Kejriwal thanks volunteers for odd-even success
Volunteers, whom chief minister Arvind Kejriwal and Delhi transport minister Gopal Rai thanked for the success of odd-even, started coming in the afternoon itself.Updated: May 04, 2016 23:43 IST
Hundreds of civil defence volunteers, accompanied by Delhi traffic police personnel and Delhi government officials, gathered at Chhatrasal Stadium on Wednesday for the government’s ‘thanksgiving’ ceremony for the “success” of the odd-even restriction in the city.
Volunteers, whom chief minister Arvind Kejriwal and Delhi transport minister Gopal Rai thanked for the success of odd-even, started coming in the afternoon itself. Many made their way to the venue directly from their offices.
“We worked really hard for 15 days. It was very hot but I turned up for my duty every single day. It is good the government acknowledges our efforts,” said Parnimder Kaur, a volunteer.
Kejriwal thanked traffic police personnel and said the restriction would not have been successful without their support.
Transport minister Gopal Rai said that the volunteers, officers and people of Delhi had made the scheme successful despite the heat, conspiracies and other problems.
No black at venue
Some volunteers, however, expressed anger as they were not allowed to enter the venue because they were wearing black clothes.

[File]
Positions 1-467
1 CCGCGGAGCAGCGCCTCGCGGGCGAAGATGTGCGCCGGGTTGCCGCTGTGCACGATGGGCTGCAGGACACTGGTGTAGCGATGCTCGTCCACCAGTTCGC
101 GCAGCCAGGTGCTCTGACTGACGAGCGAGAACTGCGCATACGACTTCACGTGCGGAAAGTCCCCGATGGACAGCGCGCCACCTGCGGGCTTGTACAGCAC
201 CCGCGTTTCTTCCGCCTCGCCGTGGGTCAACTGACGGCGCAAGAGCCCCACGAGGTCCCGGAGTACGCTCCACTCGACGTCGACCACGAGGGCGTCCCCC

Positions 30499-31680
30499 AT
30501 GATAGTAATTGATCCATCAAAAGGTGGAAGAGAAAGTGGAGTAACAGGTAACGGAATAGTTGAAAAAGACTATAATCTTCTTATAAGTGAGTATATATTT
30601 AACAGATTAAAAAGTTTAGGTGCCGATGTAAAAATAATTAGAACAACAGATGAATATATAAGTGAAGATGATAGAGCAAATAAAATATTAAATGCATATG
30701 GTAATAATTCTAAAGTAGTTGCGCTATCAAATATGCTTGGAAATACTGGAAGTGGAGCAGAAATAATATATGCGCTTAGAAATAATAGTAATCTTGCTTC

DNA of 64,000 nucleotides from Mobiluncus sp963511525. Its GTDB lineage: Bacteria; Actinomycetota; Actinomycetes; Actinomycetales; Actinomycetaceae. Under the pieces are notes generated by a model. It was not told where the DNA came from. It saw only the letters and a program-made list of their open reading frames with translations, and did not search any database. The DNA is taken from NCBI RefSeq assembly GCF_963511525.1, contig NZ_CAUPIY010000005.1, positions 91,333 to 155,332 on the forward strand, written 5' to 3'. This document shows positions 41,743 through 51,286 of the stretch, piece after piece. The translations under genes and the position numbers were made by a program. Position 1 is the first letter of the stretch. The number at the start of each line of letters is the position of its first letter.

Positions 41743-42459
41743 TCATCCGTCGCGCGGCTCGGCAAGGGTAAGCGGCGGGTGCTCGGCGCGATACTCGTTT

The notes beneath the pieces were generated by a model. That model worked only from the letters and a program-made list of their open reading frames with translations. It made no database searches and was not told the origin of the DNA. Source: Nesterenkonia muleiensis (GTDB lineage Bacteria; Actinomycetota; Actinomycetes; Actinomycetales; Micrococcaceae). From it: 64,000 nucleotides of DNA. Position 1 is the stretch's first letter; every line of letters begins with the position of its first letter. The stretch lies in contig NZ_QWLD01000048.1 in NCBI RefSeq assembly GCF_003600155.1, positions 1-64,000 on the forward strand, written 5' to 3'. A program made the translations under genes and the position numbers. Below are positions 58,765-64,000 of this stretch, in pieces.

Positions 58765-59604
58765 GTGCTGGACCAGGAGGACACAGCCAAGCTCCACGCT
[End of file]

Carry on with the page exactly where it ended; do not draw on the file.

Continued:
Many who turned up in black clothes, even a black shirt, were not allowed to enter the stadium. Those who reached well before 6pm were given entry. Announcements were made at the gate that anyone wearing black will not be allowed at the venue.
“I am carrying my identity card but I was not allowed to enter. I reported on duty every single day during odd-even part 2. This is not fair,” said Anju Sharma, who was wearing a black suit.
According to the coordinators who were staffing the entry gates, the orders came from the Delhi Police.
“We have been told that people could use black clothes to wave as flags at the venue and that we shouldn’t allow them in,” said a volunteer who did not want to be named.
Some volunteers, however, said they had been asked to wear either their uniforms or white clothes if they wanted to attend the ceremony.
Many, however, were allowed to enter even if they did not abide by the guideline.
A woman had thrown ink at Kejriwal at the thanksgiving ceremony held in January, after the first phase of the scheme. Security this time was tighter and only people with identity cards were allowed to enter.